Dance has been a part of my life as long as I can remember. So much so that it is at the center of my very being. It's not just that I like to dance or love to dance; it's that I have to dance. The movement of ballet is embedded in my bones and woven into my muscles. It sparks a creative drive deep within my soul. This journey to my love affair with dance has not always been an easy road, but it's one that I'm so thankful I chose.
Like so many girls, I started dancing when I was four years old. I loved everything about ballet— the music, the costumes and the stage. Also like so many little girls, I had a dream to grow up and be a professional ballerina. I continued dancing all the way through high school and college and eventually found a job dancing professionally with the San Diego Ballet. It is difficult to put into words what it meant to fulfill this lifelong dream. I had finally arrived, and my years of sacrifice were paying off. The intense daily work of technique class and countless hours of rehearsal were all worth it when I stepped onto the stage. There I felt that I could truly be myself, or rather a better version of myself. Those years spent dancing professionally, living out my dreams in California, were some of the best years of my life. During my fifth season with the company, I experienced a major setback when I fell during a rehearsal and broke my foot in two places. I was able to rehab and come back for the remainder of the season, but I was constantly in pain. I had to ice the swelling down after every performance, and the daily grind started to take a toll. I had to make the extremely difficult decision to retire from the professional stage and wait to see what the next chapter of my life would hold.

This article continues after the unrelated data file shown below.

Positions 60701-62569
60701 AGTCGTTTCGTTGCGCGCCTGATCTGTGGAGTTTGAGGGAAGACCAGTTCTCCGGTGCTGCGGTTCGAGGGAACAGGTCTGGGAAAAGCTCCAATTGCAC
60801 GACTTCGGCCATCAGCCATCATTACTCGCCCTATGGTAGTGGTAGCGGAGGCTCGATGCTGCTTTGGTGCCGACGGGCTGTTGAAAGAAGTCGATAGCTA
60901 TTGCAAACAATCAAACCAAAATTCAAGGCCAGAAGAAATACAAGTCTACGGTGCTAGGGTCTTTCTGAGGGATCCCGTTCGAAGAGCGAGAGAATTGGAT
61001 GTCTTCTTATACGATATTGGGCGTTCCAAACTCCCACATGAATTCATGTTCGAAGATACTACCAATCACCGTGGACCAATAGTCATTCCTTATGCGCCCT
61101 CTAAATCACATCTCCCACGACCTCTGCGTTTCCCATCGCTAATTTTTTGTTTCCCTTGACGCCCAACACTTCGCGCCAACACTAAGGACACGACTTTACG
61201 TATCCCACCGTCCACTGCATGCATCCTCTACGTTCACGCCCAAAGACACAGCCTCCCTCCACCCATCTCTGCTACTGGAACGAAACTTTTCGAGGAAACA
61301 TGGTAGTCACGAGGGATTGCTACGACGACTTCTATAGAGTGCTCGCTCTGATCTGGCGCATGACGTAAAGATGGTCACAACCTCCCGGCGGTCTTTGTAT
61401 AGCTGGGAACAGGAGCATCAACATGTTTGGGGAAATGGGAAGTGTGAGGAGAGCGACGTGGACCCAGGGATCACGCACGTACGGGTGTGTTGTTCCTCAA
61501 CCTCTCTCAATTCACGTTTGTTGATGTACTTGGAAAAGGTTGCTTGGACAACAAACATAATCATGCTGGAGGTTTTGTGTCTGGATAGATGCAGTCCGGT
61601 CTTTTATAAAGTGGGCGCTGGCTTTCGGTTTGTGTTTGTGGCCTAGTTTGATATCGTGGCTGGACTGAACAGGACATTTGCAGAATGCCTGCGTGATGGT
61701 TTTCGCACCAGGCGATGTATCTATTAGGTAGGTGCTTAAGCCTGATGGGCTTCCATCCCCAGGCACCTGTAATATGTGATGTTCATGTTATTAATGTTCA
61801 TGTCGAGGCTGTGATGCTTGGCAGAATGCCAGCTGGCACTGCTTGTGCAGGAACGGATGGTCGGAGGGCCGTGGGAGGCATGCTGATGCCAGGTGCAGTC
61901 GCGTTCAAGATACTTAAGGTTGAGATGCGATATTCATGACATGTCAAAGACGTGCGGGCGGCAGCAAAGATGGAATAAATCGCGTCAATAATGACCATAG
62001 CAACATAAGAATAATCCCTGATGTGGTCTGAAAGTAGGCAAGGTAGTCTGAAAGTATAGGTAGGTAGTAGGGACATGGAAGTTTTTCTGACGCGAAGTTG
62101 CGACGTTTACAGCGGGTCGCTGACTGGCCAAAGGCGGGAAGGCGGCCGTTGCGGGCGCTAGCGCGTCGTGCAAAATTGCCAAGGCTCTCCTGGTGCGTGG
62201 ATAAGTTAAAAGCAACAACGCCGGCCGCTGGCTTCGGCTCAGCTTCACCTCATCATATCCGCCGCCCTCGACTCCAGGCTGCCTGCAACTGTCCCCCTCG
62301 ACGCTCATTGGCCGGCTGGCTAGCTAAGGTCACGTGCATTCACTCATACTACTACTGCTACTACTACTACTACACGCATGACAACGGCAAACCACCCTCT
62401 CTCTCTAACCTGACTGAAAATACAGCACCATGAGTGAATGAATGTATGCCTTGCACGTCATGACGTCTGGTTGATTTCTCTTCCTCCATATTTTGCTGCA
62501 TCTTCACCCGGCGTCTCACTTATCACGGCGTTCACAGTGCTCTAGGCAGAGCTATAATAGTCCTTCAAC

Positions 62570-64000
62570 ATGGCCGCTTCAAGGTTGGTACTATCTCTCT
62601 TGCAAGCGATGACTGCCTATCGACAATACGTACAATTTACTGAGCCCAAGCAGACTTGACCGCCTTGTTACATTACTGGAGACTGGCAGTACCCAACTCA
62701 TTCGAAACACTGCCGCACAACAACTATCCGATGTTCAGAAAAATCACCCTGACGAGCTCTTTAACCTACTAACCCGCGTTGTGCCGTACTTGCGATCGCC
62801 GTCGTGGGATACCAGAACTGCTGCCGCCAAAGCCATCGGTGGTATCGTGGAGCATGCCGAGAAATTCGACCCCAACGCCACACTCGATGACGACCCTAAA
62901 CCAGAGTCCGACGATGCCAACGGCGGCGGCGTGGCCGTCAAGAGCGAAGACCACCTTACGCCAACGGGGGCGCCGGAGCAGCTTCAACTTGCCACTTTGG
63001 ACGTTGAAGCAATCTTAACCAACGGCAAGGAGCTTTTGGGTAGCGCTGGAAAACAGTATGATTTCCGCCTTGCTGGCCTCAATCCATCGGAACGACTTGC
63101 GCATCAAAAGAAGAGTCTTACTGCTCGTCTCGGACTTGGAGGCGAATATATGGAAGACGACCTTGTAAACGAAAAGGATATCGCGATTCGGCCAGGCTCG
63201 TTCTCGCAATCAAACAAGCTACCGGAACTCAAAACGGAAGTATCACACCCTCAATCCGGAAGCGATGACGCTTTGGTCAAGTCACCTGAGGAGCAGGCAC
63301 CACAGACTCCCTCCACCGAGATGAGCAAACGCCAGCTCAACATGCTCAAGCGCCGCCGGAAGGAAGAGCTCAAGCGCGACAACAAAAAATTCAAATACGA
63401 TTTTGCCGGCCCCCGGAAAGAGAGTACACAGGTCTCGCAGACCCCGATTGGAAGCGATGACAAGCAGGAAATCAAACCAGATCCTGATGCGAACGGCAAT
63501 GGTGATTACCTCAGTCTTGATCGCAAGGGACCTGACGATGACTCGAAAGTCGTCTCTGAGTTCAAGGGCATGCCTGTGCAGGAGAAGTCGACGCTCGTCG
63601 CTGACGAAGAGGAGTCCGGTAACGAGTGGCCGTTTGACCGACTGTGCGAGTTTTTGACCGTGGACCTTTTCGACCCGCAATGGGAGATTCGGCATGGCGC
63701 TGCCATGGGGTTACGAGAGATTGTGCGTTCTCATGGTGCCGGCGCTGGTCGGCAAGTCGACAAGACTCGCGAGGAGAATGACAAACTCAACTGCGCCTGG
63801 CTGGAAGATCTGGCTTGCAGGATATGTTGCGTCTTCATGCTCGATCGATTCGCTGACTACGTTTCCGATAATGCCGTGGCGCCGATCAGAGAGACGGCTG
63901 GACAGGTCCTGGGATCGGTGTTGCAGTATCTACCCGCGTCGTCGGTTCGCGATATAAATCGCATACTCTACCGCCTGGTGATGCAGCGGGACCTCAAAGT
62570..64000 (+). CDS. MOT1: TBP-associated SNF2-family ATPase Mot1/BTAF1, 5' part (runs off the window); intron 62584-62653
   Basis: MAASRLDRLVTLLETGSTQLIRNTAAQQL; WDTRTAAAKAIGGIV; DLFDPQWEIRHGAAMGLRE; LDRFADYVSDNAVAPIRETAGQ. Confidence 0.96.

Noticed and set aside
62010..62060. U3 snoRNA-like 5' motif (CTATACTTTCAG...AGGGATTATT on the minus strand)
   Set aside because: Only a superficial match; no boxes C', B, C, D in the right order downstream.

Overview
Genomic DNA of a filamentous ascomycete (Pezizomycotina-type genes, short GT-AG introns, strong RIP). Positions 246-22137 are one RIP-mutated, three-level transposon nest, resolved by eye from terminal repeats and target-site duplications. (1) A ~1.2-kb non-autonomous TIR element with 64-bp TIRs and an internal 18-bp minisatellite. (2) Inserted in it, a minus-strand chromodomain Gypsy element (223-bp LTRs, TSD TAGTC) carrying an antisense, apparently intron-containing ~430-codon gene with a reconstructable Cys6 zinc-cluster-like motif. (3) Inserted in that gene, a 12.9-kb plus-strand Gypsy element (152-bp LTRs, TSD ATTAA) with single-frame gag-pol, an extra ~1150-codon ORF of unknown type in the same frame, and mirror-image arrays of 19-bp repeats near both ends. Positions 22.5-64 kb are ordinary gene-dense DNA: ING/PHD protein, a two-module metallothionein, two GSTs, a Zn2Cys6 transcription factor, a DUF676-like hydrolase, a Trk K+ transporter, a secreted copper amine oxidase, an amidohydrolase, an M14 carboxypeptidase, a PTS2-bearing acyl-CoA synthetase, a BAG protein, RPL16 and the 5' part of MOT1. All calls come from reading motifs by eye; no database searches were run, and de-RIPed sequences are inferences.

For me, the end of my professional dancing career became my time to focus on building a family. I married my soulmate, moved to Richmond and began my teaching journey. It seemed only natural to share my love of dance with others. A year later, I discovered life’s biggest treasure and gave birth to our precious daughter. I found happiness and fulfillment outside the stage, as I had the most wonderful husband and a baby girl. I taught ballet at a local studio part-time and founded my non-profit performing company, the Stavna Ballet. Life seemed perfect again. Then in May of 2011, my brother died tragically from a brain aneurysm. My family was struck with this news of his sudden death. In the months that followed I found myself once again turning to dance, as it seemed that my only relief came within the walls of a dance studio. It was then that I decided to open a studio and expand my non-profit company. I realized that everything can be gone in the blink of an eye and that you truly must follow your passion while you have the opportunity. In the darkness I found light, and I used my brother’s kind spirit as an inspiration to spread the joy of dance. Building the Stavna Academy has given me the opportunity to impact so many children's lives positively. I have created a home where kids have a safe place to dance, create and love. My hope is that all children who pass through my school leave standing a little taller, not only having learned the technique of ballet but also ignited with a fire deep in their hearts. Now, having given birth to my adorable son I realize that he was the missing puzzle piece that completes my family. Creating this life in Richmond, Virginia has given me the chance to find the perfect balance of my two worlds .
Dance has always been an outlet for me. A place to go when the chaos of life becomes too much. A place where my soul feels free and everything makes sense. A place where I can become a creature, a princess, a swan—anything I want, if only for that fleeting moment. Once you experience this bliss of performing, there is no turning back.